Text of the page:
President Obama may still be facing many questions over the NSA surveillance efforts of phone and internet users, but he's moving forward with another government technology effort that's not likely to draw quite as much controversy. In an executive order announced today, the president issued a memorandum ordering the government to free up a huge chunk of the wireless spectrum currently reserved for federal agencies and use it to expand wireless broadband internet access for individuals across the country. "These efforts will provide access to more spectrum for wireless broadband providers and equipment vendors as they respond to increasingly rapid consumer adoption of smartphones, tablets, and other wireless devices," reads a White House fact sheet on the new initiative.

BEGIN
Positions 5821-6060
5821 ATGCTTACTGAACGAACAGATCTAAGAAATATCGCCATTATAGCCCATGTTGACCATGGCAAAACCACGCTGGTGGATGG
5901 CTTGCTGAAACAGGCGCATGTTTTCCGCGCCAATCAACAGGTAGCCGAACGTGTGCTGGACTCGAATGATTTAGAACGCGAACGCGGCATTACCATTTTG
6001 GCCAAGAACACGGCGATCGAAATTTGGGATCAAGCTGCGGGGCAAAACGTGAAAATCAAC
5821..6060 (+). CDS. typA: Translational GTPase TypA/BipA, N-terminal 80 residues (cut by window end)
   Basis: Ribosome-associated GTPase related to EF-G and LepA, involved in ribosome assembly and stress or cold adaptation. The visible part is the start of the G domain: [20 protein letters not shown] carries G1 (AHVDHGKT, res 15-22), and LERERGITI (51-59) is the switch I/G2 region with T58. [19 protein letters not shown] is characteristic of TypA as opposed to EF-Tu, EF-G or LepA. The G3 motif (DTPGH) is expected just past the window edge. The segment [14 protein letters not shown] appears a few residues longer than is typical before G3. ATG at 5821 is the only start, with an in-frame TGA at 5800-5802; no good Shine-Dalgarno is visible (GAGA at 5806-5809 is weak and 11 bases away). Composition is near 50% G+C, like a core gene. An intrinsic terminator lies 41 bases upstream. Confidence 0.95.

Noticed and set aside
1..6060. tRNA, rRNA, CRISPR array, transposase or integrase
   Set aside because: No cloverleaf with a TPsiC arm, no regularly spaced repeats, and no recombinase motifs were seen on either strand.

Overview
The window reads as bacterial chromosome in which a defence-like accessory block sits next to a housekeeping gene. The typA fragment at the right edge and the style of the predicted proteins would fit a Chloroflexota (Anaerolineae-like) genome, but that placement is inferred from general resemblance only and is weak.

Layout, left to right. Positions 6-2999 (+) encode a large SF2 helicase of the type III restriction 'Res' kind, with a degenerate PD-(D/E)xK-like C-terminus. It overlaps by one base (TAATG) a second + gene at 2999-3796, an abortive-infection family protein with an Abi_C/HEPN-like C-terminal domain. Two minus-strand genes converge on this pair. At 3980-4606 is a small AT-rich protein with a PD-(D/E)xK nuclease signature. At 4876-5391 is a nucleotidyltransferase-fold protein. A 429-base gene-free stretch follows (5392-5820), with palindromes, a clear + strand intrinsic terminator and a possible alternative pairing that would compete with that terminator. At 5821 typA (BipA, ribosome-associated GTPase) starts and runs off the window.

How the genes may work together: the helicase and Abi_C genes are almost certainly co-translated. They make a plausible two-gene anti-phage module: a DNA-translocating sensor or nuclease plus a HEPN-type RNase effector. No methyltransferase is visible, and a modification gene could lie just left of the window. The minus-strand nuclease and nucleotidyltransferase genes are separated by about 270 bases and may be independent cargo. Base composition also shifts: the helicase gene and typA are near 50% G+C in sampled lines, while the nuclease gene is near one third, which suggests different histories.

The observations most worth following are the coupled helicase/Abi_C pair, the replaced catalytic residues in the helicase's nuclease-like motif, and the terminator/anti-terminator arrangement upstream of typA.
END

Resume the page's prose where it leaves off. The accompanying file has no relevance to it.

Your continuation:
"within 10 years."
The government will be awarding $100 million for researching new spectrum-sharing plans through agencies including DARPA and the National Science Foundation. But don't expect wireless service to improve in the near-term. According to the president's order, the Department of Commerce, the National Telecommunications and Information Administration, and the FCC have to come up with a plan for how to open up government-controlled spectrum "within 10 years."
To get to that point, the Commerce Department has to come up with its own plan in six months for what regulations will need to be lifted or adjusted. Then, a year after that, the other agencies involved have to specifically state how their spectrum is currently being used (or not) and areas that could be opened up to the commercial and nongovernmental sectors. The move comes on the heels of another recent push by the White House to beef up broadband access in schools.